Nobel Prize winner leading research into bacteria-based food allergy treatment

researcher.jpg

Professor Barry Marshall won the Nobel Prize in 2005 for discovering that a specific type of bacteria was the root cause of ulcers, throwing out the earlier notion that it was stress causing the problem.

Now, Marshall is leading research into whether that bacteria can play a role in treating food allergies.

Bacteria may control immune responses

The bacterium, called Helicobacter pylori, might be capable of regulating and balancing immune responses in the gut, which may lead to a way to prevent eczema and other manifestations of food allergy in infants and possibly paving the way towards prevention of lifelong allergies in kind.

The Australian scientist and his team believe that the bacterium, which is considered healthy in regulated amounts, is underrepresented or nonexistent in many children due to the hyper-clean environments modern living has afforded. This could indicate that the microbes beneficial to immune system development may be less common in modern society, providing a root cause for pediatric allergies.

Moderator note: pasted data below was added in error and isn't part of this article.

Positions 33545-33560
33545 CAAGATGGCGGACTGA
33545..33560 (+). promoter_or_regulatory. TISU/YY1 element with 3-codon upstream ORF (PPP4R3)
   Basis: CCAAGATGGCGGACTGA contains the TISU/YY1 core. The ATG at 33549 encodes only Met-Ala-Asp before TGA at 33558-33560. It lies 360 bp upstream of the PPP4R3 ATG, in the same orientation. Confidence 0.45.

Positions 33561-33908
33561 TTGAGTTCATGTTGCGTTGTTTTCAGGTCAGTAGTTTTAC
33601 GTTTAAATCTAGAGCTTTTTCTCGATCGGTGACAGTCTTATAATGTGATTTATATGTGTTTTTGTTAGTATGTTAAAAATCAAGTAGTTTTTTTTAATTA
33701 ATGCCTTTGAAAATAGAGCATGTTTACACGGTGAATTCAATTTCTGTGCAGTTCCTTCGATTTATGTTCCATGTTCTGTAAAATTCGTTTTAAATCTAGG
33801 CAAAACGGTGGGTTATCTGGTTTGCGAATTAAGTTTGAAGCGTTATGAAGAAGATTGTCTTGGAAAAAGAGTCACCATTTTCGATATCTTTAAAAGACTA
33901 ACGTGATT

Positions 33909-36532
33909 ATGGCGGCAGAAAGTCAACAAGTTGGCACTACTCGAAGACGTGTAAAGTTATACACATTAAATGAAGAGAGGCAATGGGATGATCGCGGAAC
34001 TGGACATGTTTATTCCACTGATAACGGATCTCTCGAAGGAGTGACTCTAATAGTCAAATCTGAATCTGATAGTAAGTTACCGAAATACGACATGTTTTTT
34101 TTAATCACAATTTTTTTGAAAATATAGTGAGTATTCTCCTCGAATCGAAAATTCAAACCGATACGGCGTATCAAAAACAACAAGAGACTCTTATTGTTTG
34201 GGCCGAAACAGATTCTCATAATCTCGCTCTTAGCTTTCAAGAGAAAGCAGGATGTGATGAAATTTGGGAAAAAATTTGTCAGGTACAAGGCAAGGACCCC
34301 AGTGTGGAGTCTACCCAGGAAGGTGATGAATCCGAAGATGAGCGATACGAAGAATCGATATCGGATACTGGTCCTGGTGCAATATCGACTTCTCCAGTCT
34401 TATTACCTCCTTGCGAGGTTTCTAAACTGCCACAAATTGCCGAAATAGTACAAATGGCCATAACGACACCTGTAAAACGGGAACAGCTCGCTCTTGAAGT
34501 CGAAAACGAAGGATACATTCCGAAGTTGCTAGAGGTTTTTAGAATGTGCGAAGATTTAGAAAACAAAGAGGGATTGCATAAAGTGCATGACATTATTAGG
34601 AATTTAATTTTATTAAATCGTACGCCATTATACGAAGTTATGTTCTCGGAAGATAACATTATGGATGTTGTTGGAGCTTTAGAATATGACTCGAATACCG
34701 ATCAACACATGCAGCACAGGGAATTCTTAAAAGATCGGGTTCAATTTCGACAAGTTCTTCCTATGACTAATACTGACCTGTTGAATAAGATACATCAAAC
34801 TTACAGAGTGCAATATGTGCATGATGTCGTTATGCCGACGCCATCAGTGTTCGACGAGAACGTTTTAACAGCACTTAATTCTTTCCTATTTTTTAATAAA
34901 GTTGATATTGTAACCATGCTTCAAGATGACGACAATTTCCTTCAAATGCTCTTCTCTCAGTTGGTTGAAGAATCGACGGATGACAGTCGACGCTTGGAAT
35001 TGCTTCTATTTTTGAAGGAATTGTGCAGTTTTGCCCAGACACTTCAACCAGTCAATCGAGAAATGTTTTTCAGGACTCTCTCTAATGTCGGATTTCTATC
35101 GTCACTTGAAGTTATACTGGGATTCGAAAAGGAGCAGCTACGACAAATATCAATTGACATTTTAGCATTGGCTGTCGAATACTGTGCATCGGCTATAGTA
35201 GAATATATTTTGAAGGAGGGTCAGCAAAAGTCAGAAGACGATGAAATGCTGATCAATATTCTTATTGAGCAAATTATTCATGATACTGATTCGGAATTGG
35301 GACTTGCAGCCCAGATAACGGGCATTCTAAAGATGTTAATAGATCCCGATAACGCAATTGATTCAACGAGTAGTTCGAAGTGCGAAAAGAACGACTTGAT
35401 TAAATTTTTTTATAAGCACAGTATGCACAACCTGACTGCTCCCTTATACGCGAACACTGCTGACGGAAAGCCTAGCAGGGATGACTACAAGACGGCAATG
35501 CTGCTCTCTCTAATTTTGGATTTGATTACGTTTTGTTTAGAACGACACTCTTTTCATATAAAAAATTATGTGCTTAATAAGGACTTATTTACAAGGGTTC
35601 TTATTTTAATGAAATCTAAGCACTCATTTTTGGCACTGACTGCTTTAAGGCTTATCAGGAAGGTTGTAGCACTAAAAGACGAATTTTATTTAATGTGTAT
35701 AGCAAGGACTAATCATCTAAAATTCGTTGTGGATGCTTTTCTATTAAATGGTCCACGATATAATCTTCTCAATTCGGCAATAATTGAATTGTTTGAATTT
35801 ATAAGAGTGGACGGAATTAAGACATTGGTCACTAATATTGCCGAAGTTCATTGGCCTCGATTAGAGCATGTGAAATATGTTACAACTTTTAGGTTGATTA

The first phase of the Marshall-led research program begins with healthy adults as a control for the dosage testing of the killed Helicobacter pylori. Children will be included in study at a later date. The study is funded by nearly $1 million in grants from the National Health and Medical Research Council and is being conducted at Perth's Telethon Institute for Child Research in Australia.

Peanut Free and Nut Free Directory

Peanut-Free/Nut-Free Directory

Our directory is intended as a resource for people with peanut and nut allergies. It contains foods, helpful products, and much more.

Close x

Sign up for our newsletter and receive a free peanut-free snack guide.

Stay on top of your allergy with recipes, lifestyle tips and more.

Email

PeanutAllergy.com Social

 

Poll

Where do you get your peanut allergy information?
The internet
33%
My allergist
33%
Friends or family
33%
Other
0%
Total votes: 3